At around the time Batch's squadron was working up for the summer cruise,[5] Henry Abbott, the German consul in Salonika, then in the Ottoman Empire, was murdered.[6] Further attacks on German citizens living in the area were feared, and so Batsch was ordered to sail to the Mediterranean Sea to stage a naval demonstration in June 1876. After arriving with the four ironclads, he was reinforced by three unarmored vessels. After the threat of violence subsided in August, Batsch departed with Kaiser and Deutschland; the other two ironclads remained in the Mediterranean for the rest of the summer.[5]

Kaiser joined the 1877 summer squadron, composed of Deutschland, Friedrich Carl, and the new turret ironclad Preussen. The squadron was again sent to the Mediterranean, in response to unrest in the Ottoman Empire related to the Russo-Turkish War; the violence threatened German citizens living there. The squadron, again under the command of Batsch, steamed to the ports of Haifa and Jaffa in July 1877, but found no significant tensions ashore. Batsch then departed and cruised the Mediterranean for the remainder of the summer, returning to Germany in October.[5] The newly commissioned Friedrich der Grosse and Grosser Kurfürst, sister ships of Preussen, replaced Kaiser and Deutschland in the 1878 maneuvers, during which Grosser Kurfürst was accidentally rammed and sank with great loss of life.[7]

Kaiser and her sister Deutschland remained in reserve for the next six years. They were reactivated in the spring of 1883 for the summer maneuvers under the command of Wilhelm von Wickede. Due to their long period out of service, their engines proved troublesome during the training cruise. Regardless, the 1883 cruise was the first year the German navy completely abandoned the use of sails on its large ironclads. Kaiser went into reserve during the 1884 maneuvers, which were conducted by a homogenous squadron composed of the four Sachsen-class ironclads.[8] The ship did not see active duty again until August 1887, when she joined König Wihelm and Oldenburg as the I Squadron for three weeks of maneuvers with the rest of the fleet.[9]

In May 1888, Kaiser represented Germany at Barcelona's World Fair, which held a naval review.[10] During the summer of 1889, Kaiser joined the fleet that steamed to Great Britain to celebrate the coronation of Kaiser Wilhelm II; the ship joined her sister Deutschland and the turret ships Preussen and Friedrich der Grosse in the II Division. The fleet then held training maneuvers in the North Sea under command of Rear Admiral Friedrich Hollmann. Kaiser and the rest of the II Division became the training squadron for the fleet in 1889–1890, the first year the Kaiserliche Marine maintained a year-round ironclad force. The squadron escorted Wilhelm II's imperial yacht to the Mediterranean; the voyage included state visits to Italy and the Ottoman Empire. The squadron remained in the Mediterranean until April 1890, when it returned to Germany.[11]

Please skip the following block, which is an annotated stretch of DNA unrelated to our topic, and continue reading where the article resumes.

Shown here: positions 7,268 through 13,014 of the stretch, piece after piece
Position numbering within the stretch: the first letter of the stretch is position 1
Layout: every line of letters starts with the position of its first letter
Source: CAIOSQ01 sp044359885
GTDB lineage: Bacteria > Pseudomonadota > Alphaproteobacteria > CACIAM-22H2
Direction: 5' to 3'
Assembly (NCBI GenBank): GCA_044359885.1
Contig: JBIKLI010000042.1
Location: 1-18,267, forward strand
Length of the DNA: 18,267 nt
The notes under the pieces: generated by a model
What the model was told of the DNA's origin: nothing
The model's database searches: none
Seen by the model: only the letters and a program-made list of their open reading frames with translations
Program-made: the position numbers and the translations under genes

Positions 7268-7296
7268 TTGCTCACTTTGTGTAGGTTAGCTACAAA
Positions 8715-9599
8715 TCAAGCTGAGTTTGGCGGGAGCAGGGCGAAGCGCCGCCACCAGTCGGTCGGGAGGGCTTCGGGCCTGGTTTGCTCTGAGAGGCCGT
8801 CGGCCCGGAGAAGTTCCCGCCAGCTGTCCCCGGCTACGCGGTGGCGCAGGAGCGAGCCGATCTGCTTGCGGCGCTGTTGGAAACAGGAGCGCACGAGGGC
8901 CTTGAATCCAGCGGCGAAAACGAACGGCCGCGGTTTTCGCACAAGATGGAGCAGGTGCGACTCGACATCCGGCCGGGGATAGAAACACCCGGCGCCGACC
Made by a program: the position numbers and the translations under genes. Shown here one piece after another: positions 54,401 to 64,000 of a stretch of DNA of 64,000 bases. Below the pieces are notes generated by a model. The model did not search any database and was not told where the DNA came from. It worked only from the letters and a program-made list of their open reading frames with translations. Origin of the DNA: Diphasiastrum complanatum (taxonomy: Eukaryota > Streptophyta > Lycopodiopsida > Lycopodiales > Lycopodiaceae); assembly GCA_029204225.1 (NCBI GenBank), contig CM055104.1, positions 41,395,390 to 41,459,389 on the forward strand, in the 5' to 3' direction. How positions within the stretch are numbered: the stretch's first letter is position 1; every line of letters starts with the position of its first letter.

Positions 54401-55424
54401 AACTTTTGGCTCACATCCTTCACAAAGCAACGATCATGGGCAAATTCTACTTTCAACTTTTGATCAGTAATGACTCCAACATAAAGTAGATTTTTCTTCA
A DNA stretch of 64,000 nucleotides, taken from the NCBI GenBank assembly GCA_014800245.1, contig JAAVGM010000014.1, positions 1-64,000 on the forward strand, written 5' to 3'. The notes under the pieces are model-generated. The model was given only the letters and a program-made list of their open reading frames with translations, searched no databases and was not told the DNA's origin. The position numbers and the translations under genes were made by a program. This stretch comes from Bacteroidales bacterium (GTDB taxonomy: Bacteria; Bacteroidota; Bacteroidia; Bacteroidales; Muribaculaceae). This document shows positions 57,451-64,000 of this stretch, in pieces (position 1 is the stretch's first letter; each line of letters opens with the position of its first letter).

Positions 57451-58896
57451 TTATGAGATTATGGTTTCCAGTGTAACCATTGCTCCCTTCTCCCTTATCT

Kaiser participated in the ceremonial transfer of the island of Helgoland from British to German control in the summer of 1890. She was present during the fleet maneuvers in September, where the entire eight-ship armored squadron simulated a Russian fleet blockading Kiel. The II Division, including Kaiser, served as the training squadron in the winter of 1890–1891. The squadron again cruised the Mediterranean, under the command of Rear Admiral Wilhelm Schröder.[12] Between 1891 and 1895, Kaiser was rebuilt in the Imperial Dockyard in Wilhelmshaven.[1] The ship was converted into an armored cruiser; her heavy guns were removed and replaced with lighter weapons,[13] including one 15 cm (5.9 in), six 10.5 cm (4.1 in), and nine 8.8 cm (3.5 in) guns. Her entire rigging equipment was removed and two heavy military masts were installed in place of the rigging.[14] Despite the modernization, she remained quite slow. Deutschland and König Wilhelm were similarly converted.[13]

Service in East Asia[]

In 1895, Kaiser reinforced the East Asia Squadron, which also included the cruisers Irene and Prinzess Wilhelm and several smaller vessels.[15] During the period of diplomatic tension between Britain and Germany caused by the Kruger telegram sent by Wilhelm II, Kaiser and several other overseas cruisers were ordered to return to German waters. This order was quickly reversed, as it was decided it would be seen as an act of weakness by Britain.[16] In April 1896, while entering the port of Amoy, Kaiser struck an uncharted rock. Only minor damage was done to the hull, but the ship was still out of service for twenty-two days for repairs in Hong Kong.[17] Kaiser served as the flagship of Rear Admiral Otto von Diederichs during his tenure as the squadron commander. Diederichs was tasked with locating a suitable concession to be used as the main port of the East Asia Squadron; after surveying a number of sites aboard Kaiser, Diederichs settled on Kiautschou Bay.[18] In the wake of two violent incidents against Germans in China, Wilhelm II gave Diederichs permission to seize Kiautschou by force in November 1897.[19]